A combination car is a vehicle which could serve either as a hearse or as an ambulance, and had the capability of being swapped between those roles without much difficulty. This hybrid usage of the cars reflects an era when funeral homes offered emergency ambulance service in addition to their primary trade, especially in smaller towns and rural areas.
Combination cars often include:
- Flashing lights (mounted or concealed) or a siren. Some cars used rotating roof beacons that could flash either yellow lights in processional mode, or both red and yellow lights in emergency response mode. Alternatively, a hole on the roof was often supplied where a beacon could be bolted on an intermittent basis, with a wire passing through to the driver's compartment where it could be plugged in when needed.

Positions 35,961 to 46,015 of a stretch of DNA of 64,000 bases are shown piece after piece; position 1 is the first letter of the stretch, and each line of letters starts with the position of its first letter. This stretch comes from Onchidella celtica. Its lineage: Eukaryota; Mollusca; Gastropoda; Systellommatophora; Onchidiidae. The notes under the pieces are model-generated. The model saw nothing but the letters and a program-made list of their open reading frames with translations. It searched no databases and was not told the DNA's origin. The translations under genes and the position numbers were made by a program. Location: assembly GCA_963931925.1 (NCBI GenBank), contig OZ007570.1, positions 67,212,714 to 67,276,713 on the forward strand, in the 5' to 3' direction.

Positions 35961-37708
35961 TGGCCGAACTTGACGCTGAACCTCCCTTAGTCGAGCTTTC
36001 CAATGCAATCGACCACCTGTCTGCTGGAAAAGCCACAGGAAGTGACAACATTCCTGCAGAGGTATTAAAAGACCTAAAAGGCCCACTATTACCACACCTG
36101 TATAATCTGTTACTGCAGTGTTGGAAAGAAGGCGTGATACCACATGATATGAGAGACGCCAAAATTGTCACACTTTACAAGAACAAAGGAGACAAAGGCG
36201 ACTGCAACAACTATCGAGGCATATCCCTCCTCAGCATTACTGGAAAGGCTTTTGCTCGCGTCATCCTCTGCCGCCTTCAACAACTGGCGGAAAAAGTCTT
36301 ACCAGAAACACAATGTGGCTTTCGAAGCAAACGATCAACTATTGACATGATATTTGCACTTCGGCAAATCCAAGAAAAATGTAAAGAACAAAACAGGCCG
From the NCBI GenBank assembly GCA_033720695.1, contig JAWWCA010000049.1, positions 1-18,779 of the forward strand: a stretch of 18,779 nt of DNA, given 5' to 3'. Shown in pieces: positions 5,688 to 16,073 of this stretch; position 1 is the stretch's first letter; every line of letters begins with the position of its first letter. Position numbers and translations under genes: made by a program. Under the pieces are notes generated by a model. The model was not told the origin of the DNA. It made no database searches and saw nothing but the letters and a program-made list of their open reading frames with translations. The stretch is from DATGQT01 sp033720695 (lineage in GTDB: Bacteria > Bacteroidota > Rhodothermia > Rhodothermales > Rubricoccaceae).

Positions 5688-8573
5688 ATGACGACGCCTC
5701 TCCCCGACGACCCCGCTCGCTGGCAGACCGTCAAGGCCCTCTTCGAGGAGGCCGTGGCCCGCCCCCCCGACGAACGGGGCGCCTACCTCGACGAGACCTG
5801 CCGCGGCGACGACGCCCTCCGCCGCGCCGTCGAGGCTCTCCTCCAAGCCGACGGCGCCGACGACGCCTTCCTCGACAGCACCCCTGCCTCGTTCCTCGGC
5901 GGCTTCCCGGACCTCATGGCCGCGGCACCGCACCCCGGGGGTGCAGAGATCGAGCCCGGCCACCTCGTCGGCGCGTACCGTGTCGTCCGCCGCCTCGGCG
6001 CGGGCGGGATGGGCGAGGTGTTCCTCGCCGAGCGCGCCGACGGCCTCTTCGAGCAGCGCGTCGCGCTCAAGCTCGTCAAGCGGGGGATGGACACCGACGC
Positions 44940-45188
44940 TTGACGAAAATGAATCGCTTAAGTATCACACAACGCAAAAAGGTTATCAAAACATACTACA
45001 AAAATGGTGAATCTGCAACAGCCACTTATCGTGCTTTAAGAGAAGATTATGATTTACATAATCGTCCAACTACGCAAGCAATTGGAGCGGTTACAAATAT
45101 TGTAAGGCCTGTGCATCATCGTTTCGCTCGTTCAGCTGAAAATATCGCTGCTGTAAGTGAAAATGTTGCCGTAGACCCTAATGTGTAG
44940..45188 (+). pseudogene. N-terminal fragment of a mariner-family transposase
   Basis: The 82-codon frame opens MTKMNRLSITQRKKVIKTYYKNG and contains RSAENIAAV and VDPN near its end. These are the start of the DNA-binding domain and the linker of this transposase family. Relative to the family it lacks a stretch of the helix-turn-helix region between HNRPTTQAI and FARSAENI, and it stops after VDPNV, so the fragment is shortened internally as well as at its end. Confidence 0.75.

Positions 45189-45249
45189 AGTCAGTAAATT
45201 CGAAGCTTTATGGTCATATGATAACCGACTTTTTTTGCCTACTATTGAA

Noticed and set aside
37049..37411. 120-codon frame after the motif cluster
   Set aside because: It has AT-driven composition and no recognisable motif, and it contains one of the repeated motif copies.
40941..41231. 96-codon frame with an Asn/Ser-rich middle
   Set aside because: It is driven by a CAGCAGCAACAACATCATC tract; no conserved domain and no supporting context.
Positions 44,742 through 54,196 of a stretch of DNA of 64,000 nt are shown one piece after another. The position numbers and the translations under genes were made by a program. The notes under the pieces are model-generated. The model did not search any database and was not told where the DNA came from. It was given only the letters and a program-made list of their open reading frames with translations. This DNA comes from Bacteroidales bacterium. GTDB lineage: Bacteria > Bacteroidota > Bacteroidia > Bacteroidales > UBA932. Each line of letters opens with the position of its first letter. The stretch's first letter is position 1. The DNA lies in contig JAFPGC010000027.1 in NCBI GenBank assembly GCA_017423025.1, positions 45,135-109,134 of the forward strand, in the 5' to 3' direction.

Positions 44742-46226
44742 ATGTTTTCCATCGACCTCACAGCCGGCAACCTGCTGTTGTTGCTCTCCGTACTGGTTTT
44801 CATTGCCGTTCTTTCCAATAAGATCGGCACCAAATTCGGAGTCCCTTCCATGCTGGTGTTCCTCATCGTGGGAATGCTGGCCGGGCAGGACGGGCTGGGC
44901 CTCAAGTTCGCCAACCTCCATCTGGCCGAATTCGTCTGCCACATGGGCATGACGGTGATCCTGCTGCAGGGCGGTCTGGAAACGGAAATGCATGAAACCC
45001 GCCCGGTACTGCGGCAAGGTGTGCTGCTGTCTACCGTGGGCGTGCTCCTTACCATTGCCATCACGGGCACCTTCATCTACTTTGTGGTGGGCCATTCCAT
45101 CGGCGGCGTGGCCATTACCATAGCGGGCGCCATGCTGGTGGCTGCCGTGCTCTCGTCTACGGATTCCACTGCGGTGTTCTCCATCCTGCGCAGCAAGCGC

- Two-way radio
- Gurney (stretcher) or a casket. The presence of ambulance technology made combos useful in the first call role, as a gurney is also used in that function.
- Foldable seats on one side in the rear compartment where a first-aid person can sit while looking after a patient on their way to the hospital
- A cabinet where first-aid supplies can be stored
Usage of passenger car or station wagon derived vehicles as ambulances began to decline in the early 1970s and became impractical in the US around 1979. This was due to new federal regulations increasing the required equipment and interior space, as well as a major downsizing of the passenger cars upon which ambulances and funeral cars were previously built.
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